New York City’s commercial waste market is preparing for a major new zone system that will reset competition for decades. A long-awaited city council hearing this week left council members and industry participants with multiple unresolved questions about what’s next.

The city’s Department of Sanitation recently awarded contracts for companies in 20 non-exclusive zones, plus citywide contracts for containerized compactor service. The goal of these agreements is to reduce vehicle miles traveled, standardize service, increase recycling rates and improve safety, among other categories.

But supporters of the initial law have questioned how companies were selected and the way pricing was weighted in those decisions. The industry has been asking for more clarity on implementation timing. Meanwhile, rumblings about acquisitions involving awardees are raising concerns about competition.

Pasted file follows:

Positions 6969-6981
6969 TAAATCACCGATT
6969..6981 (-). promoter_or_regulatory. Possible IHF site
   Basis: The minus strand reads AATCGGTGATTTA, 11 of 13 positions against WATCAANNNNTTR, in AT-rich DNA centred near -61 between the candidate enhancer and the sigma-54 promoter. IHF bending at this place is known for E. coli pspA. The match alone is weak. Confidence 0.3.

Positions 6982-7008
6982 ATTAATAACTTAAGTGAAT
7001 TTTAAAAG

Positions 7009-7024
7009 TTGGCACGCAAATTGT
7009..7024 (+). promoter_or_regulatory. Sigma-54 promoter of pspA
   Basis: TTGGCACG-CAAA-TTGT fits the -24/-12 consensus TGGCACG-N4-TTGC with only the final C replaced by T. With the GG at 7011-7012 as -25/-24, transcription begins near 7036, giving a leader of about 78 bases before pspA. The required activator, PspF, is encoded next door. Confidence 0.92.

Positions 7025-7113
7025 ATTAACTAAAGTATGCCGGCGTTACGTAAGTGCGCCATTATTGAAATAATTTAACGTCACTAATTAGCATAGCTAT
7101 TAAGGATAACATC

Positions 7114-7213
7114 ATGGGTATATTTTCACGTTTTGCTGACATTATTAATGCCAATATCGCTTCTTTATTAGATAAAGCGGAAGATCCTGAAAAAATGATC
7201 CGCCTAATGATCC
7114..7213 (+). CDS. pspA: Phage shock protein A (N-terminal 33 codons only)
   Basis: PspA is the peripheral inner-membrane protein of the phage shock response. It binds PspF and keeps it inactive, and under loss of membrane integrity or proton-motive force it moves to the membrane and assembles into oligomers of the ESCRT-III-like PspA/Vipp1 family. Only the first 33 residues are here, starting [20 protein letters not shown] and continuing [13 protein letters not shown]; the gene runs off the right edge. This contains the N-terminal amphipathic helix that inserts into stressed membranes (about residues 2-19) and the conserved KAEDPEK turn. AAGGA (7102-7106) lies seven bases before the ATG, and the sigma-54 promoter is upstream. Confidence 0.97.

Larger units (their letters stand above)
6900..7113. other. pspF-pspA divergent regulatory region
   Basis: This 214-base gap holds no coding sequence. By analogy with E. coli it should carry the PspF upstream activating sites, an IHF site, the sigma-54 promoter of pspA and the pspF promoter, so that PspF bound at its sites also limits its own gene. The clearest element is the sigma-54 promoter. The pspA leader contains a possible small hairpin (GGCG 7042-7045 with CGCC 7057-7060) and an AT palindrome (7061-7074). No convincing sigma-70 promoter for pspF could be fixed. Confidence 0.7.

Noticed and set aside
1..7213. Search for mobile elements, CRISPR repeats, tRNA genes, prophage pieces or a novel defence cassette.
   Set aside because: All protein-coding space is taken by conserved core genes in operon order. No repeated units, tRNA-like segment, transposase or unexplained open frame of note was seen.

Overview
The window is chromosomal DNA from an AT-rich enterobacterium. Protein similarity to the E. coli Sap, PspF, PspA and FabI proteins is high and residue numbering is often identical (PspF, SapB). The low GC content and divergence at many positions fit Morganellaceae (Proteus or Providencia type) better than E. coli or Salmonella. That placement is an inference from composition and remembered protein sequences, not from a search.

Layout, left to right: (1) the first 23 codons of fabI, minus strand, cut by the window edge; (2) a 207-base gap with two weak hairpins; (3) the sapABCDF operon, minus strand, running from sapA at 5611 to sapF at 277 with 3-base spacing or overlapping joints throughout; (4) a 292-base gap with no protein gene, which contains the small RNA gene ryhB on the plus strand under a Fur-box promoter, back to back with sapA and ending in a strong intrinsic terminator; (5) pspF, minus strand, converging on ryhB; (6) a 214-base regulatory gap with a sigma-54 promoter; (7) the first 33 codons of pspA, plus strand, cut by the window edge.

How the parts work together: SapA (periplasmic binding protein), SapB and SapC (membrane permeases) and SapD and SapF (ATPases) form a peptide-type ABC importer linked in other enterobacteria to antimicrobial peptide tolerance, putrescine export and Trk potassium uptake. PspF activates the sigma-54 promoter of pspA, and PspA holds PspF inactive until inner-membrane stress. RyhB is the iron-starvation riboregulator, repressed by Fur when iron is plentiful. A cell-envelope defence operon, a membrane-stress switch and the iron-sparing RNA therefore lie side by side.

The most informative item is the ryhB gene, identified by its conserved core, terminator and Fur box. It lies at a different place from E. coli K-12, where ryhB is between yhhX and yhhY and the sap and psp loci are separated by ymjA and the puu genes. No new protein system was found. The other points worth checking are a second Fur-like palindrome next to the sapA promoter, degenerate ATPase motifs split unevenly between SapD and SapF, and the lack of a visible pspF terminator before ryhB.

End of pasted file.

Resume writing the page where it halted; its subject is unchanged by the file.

Hours before Monday’s sanitation committee hearing started, as first reported by Streetsblog, DSNY announced plans to install an independent monitor at awardee Cogent Waste Solutions as well as a related joint venture company. Cogent faces a large number of alleged violations from the city’s Business Integrity Commission and is one of multiple companies with a record of serious or fatal crashes.

“That we would put this legislation forward specifically to address Cogent and that they would get a contract is beyond me,” said Brooklyn Borough President Antonio Reynoso, lead sponsor of the 2019 law, at the hearing.

A man wearing a suit sits at a table while holding up a phone and speaking toward people facing him.
Brooklyn Borough President Antonio Reynoso, lead sponsor of the 2019 law, questioned DSNY and BIC leadership during the June 3 hearing. Jacob Wallace/Waste Dive